Undergrad stays the course despite cancer diagnosis, treatment

Dan Klevorn

Dan Klevorn balanced his first two semesters at UMSL with a battle against cancer. His coworkers at the UMSL Triton Store are among those who helped him maintain a positive attitude. (Photo by August Jennewein)

On top of the typical challenges that come with transitioning to college, Dan Klevorn encountered an additional test his freshman year: cancer.

One moment he was listening to a University of Missouri–St. Louis math lecture, and the next he was headed to an oncology floor at Mercy Hospital.

“The doctor said, ‘It’s Hodgkin’s lymphoma,'” said Klevorn, recalling the whirlwind day back in September 2013. “I had chemo that same night. They put in a port, and the chemo started at 9 p.m. and ended at 4 a.m.”

Now in his second year at UMSL, the Ballwin, Mo., resident is in remission and feeling better than he has in a long time.

“I have a lot more energy,” he said. “I can be a normal college student – meaning I can stay up until 2 or 3 a.m. and be ready to go at 8 a.m.”

That’s a stark change from what his life was like just a matter of months ago. Klevorn spent close to a week in the hospital that first semester and then had a long road ahead of him after being discharged.

“I was like, ‘What am I going to do?'” he said. “I just kind of went with it, and my family supported me.”

So did fellow students, faculty and staff, and Klevorn’s coworkers at the UMSL Triton Store. In addition to allowing Klevorn to work a more flexible schedule while he underwent months of chemo, his friends at the bookstore created a Relay for Life team in his honor.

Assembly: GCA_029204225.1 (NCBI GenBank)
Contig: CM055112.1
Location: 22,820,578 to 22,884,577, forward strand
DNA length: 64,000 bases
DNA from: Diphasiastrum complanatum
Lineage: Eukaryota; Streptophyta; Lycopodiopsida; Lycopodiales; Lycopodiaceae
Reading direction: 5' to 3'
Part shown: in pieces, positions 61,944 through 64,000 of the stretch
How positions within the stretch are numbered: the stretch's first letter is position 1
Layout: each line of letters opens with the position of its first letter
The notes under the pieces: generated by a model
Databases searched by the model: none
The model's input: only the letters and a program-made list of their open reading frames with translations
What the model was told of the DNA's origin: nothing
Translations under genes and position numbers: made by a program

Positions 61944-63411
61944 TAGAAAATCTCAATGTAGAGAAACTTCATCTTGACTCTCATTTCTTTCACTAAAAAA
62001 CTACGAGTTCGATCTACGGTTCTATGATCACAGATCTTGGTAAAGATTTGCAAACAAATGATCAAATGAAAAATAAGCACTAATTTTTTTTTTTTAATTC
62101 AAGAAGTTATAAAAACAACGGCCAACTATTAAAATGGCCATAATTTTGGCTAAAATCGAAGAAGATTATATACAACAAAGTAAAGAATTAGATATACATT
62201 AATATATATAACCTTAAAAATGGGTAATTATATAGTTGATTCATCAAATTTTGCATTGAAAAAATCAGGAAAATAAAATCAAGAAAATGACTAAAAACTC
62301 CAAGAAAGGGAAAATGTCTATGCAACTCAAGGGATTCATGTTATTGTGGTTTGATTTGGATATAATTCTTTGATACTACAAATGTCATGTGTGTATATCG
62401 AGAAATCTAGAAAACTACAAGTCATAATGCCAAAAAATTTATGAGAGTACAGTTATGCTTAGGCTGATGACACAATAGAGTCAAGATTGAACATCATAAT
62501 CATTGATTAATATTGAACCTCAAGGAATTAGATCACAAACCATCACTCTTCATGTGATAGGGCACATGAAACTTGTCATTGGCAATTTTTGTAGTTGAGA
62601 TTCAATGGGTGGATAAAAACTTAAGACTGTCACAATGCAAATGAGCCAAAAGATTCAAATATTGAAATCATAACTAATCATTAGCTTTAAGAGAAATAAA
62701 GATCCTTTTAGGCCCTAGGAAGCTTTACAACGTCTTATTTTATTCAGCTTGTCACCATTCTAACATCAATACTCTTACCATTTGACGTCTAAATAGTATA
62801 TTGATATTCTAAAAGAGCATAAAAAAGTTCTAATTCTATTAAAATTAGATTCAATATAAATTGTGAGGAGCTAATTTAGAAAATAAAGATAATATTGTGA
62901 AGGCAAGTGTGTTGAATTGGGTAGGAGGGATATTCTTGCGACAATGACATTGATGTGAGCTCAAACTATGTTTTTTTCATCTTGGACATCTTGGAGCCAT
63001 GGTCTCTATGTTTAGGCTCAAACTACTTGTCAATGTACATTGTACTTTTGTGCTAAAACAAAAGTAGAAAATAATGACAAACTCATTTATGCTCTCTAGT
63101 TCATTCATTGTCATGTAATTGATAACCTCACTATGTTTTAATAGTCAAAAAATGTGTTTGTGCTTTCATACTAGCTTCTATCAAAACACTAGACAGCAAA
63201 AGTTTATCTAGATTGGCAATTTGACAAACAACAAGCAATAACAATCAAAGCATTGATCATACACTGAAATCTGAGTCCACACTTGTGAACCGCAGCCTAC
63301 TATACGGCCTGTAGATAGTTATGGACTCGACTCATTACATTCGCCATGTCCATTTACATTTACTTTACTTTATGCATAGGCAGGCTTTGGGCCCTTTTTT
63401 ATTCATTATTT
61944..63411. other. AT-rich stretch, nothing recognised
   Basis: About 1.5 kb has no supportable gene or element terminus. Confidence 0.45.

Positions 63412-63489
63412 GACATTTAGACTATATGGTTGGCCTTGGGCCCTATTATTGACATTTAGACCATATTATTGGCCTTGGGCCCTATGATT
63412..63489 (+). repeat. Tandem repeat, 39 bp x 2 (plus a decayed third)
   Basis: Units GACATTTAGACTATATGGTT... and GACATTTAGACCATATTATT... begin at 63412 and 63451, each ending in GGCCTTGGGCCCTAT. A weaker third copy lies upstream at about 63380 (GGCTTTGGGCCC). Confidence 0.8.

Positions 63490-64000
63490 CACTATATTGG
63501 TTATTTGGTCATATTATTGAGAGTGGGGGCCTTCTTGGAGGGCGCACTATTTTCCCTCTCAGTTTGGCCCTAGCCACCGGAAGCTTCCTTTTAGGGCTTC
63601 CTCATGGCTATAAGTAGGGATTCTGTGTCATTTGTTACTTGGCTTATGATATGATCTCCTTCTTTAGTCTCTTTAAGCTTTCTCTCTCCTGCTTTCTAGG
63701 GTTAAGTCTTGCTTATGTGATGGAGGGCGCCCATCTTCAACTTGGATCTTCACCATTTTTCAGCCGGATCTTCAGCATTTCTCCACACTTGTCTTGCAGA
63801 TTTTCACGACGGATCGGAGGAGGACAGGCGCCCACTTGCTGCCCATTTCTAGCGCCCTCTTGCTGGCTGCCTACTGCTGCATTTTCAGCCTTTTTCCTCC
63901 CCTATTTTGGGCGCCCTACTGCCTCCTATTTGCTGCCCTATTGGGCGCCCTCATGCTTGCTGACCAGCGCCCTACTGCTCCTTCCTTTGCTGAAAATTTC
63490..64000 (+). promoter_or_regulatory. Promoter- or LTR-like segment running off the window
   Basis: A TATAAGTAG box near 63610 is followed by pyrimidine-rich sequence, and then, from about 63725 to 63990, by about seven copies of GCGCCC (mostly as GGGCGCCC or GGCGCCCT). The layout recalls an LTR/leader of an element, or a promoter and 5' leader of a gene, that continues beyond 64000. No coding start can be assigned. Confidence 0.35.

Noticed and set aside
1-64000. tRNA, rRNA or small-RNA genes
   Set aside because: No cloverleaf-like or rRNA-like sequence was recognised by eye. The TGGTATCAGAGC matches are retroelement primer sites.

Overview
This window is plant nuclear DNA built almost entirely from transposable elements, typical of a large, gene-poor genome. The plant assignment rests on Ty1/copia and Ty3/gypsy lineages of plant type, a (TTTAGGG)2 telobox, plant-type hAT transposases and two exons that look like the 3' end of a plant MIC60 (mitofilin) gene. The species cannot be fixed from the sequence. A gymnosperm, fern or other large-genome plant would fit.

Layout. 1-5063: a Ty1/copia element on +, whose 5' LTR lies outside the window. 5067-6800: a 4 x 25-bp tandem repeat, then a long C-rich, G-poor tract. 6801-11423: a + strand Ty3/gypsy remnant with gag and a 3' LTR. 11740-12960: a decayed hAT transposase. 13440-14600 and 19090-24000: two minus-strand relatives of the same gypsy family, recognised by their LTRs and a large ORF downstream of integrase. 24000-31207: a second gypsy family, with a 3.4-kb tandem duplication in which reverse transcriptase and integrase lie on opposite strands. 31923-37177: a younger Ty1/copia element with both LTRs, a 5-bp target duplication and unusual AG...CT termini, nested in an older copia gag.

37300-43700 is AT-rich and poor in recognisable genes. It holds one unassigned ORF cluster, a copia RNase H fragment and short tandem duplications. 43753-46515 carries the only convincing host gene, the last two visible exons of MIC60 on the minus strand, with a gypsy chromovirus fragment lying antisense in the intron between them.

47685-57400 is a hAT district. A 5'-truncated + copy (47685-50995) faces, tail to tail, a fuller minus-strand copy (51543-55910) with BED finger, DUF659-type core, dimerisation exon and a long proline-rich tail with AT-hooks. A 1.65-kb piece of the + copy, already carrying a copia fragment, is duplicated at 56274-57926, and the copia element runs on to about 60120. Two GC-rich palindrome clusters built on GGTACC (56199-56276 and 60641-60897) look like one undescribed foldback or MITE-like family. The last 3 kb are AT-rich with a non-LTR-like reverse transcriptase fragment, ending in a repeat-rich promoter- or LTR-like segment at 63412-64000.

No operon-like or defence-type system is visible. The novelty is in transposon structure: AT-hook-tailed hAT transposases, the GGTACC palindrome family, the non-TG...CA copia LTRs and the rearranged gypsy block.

“They named it Dan The Man,” said Klevorn, a communication major. “We raised $3,300 [in the 2014 UMSL Relay for Life].”

When David Lewis, director of Student Retention Services, discussed with Klevorn the possibility of taking the rest of his first semester off, Klevorn opted to try to keep up with his studies, difficult as it would be.

“I felt so bad some days – I would walk into class, and I was just so skinny and cold, but I went to class,” Klevorn said. “I finished the entire semester and ended up doing really well. The only days I ever missed were if I had chemo.”

Lewis describes him as an “amazingly dedicated” student.

“Even in his toughest days, Dan’s positive approach and dedication to achieving his goals were remarkable,” Lewis said. “I work with many students in my capacity, but Dan is truly a standout in the crowd.”

Klevorn hadn’t been feeling well for several years leading up to the fall 2013 diagnosis. An avid soccer player in high school, he started having back pain in tenth grade. He dropped to a weight of 150 pounds, had little appetite or energy and struggled to stay awake in class.

“It just got kind of worse and worse,” he said. During the summer before college, Klevorn finally saw a doctor and underwent several tests. At first the issue appeared to be an iron deficiency, and for a few days, Klevorn took pills that seemed to do the trick.

“I felt so great for about three or four days – then a couple days later I just lost strength and broke down,” he said. The search for answers went on as Klevorn transitioned to his demanding college schedule and continued to struggle physically.

“I was in school, I was working at the bookstore – they were long days,” Klevorn recalled. The long series of treatments added to the load that first year, but he stayed positive. He drew on his network of support as well as inspiration from a famous 1993 speech given by the late basketball coach and ESPN commentator Jimmy Valvano.

“He just kind of touched on different things that I should do, like not give up,” Klevorn said. “There were times when I was so tired of chemo, I was just so ready to be done.”

Then one day in early April, just before undergoing yet another round, the doctor told him, “I think this is going to be your last one.”

That news came the same week as UMSLs 2014 Relay for Life event, making it even more special for Klevorn.

“It was an amazing event, and there were other survivors there,” he said.

This year’s Relay for Life event at UMSL is set to begin at 6 p.m. April 17 in the Mark Twain Athletic & Fitness Center. The event is filled with activities, entertainment, contests and ceremonies, with highlights including Giant Twister, Life Sized Hungry Hungry Hippos, 100 different giveaways and more.

The UMSL Experience


Short URL: https://blogs.umsl.edu/news/?p=56059